MondayFort Wayne postal workers Sunday joined in the pointless nationwide rally for continued six-day mail service participated in by thousands of mail carriers all across the nation. It was pointless not because Congress will not heed their plea – quite the contrary. Congress had already acted. On Wednesday, the Senate passed legislation apparently forbidding ending Saturday mail delivery. On Thursday, the House approved it and sent it to President Obama’s desk.
So the United States Postal Service’s big, fat financial mess will continue and get worse and worse. The USPS lost $16 billion last year by continuing to provide a service that fewer and fewer people want or need. Cutting back to five-day service would save about $2 billion a year. Eliminating some post offices, which Congress also dislikes, would save some more.
TuesdayThe Supreme Court is hearing arguments in challenges to two gay-marriage bans – the federal Defense of Marriage Act, which defines marriage as between one man and one woman, and Proposition 8, which does the same thing for the state of California. Indiana is in the thick of that battle, reason enough for Hoosiers to pay attention.
The Republican attorneys general of 21 states, including Indiana, have filed briefs with the court in defense of a state’s right to define marriage, including a ban on same-sex marriage if it chooses. The Democratic attorneys general of 15 states have filed briefs on the other side, basically asking for a federal edict that gay marriage be allowed. Sort of illustrates the divide in the country as a whole, doesn’t it?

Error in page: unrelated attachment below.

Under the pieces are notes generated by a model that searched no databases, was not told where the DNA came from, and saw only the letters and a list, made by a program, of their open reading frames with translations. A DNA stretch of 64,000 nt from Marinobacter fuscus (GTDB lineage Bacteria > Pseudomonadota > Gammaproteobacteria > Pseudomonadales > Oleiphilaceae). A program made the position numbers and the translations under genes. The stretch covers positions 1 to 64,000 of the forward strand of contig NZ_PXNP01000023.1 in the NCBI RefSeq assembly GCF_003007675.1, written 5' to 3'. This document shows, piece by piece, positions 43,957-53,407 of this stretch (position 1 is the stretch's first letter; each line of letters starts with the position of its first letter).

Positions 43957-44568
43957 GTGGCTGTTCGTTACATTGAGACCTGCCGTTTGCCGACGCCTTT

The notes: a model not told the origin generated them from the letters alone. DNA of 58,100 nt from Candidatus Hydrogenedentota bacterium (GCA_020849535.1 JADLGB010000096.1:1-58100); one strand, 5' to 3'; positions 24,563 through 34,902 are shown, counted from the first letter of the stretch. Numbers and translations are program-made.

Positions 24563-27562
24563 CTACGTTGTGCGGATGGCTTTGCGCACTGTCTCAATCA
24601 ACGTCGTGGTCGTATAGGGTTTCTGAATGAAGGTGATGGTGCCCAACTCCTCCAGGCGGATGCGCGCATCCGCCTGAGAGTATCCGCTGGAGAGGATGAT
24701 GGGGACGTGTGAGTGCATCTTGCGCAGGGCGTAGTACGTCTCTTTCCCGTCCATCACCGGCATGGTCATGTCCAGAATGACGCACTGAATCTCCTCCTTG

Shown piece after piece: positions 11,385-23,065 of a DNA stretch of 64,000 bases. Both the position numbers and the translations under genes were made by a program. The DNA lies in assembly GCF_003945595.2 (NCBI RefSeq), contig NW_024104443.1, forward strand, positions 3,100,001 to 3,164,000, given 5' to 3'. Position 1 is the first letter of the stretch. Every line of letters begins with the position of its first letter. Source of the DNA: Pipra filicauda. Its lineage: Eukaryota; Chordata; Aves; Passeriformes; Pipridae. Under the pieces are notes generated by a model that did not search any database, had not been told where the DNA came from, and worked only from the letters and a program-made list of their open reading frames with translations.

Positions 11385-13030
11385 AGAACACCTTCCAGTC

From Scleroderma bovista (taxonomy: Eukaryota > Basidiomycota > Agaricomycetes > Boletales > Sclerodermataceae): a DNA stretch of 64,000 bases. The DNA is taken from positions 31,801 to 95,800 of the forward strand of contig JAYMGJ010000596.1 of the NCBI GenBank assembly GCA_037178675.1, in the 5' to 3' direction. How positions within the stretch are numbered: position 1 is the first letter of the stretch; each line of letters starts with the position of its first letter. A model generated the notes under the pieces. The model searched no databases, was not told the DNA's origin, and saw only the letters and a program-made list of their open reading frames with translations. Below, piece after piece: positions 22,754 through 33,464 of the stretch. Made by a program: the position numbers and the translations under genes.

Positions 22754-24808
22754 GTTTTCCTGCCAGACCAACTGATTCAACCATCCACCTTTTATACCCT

It might seem Indiana Attorney General Greg Zoeller is on the wrong side of this issue.
WednesdayThere never should have been any doubt about the constitutionality of Indiana’s school voucher program. Now there isn’t. The state Supreme Court has ruled unanimously that the vouchers do not violate the Indiana constitution’s prohibition of spending “for the benefit of” religious institutions.
The nation’s Supreme Court had already ruled, in a 2002 case from Cleveland, that vouchers allowing the spending of public money on private schools do not violate the U.S. Constitution’s requirement for the separation of church and state. The only question was whether the language of the state constitution requires a narrower perspective. Now we know – it does not.
Of course that doesn’t mean the state should have vouchers, merely that it can, a point strongly made by Chief Justice Brent Dickson.
ThursdayThere has always been a healthy and spirited debate between the conservative and libertarian wings of the Republican Party. It seems more intense today merely because there are so many hot-button social issues to argue about – everything from abortion and same-sex marriage to immigration reform and gun control.
Consider just one issue – whether penalties for marijuana should be lessened or done away with altogether.
Indiana Gov. Mike Pence is on the conservative side of the divide. He has asked the General Assembly to modify the proposed criminal sentencing reform plan because it isn’t tough enough on low-level drug offenders. On the libertarian side is U.S. Sen. Rand Paul of Kentucky, who asked in a recent TV appearance, “Why ruin a young, nonviolent drug offender’s life by sending him to jail?”